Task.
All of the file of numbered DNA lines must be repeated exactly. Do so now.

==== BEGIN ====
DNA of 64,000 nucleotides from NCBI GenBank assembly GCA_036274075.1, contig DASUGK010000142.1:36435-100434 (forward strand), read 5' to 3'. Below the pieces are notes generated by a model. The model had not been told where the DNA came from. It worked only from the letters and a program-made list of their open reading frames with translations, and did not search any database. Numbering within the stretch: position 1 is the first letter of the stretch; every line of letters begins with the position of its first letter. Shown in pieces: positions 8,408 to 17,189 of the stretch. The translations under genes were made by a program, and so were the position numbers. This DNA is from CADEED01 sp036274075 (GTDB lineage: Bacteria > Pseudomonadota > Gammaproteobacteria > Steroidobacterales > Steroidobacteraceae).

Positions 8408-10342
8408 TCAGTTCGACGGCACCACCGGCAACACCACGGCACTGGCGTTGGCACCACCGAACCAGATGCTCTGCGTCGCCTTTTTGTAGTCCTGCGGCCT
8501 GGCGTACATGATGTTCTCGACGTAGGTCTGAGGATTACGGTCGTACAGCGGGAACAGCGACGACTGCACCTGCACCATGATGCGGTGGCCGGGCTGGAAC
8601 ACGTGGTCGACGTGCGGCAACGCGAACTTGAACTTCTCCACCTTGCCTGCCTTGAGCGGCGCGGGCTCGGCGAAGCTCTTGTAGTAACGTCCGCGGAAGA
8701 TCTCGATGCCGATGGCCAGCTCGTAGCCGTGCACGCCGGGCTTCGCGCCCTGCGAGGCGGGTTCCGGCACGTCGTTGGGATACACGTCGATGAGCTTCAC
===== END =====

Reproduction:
DNA of 64,000 nucleotides from NCBI GenBank assembly GCA_036274075.1, contig DASUGK010000142.1:36435-100434 (forward strand), read 5' to 3'. Below the pieces are notes generated by a model. The model had not been told where the DNA came from. It worked only from the letters and a program-made list of their open reading frames with translations, and did not search any database. Numbering within the stretch: position 1 is the first letter of the stretch; every line of letters begins with the position of its first letter. Shown in pieces: positions 8,408 to 17,189 of the stretch. The translations under genes were made by a program, and so were the position numbers. This DNA is from CADEED01 sp036274075 (GTDB lineage: Bacteria > Pseudomonadota > Gammaproteobacteria > Steroidobacterales > Steroidobacteraceae).

Positions 8408-10342
8408 TCAGTTCGACGGCACCACCGGCAACACCACGGCACTGGCGTTGGCACCACCGAACCAGATGCTCTGCGTCGCCTTTTTGTAGTCCTGCGGCCT
8501 GGCGTACATGATGTTCTCGACGTAGGTCTGAGGATTACGGTCGTACAGCGGGAACAGCGACGACTGCACCTGCACCATGATGCGGTGGCCGGGCTGGAAC
8601 ACGTGGTCGACGTGCGGCAACGCGAACTTGAACTTCTCCACCTTGCCTGCCTTGAGCGGCGCGGGCTCGGCGAAGCTCTTGTAGTAACGTCCGCGGAAGA
8701 TCTCGATGCCGATGGCCAGCTCGTAGCCGTGCACGCCGGGCTTCGCGCCCTGCGAGGCGGGTTCCGGCACGTCGTTGGGATACACGTCGATGAGCTTCAC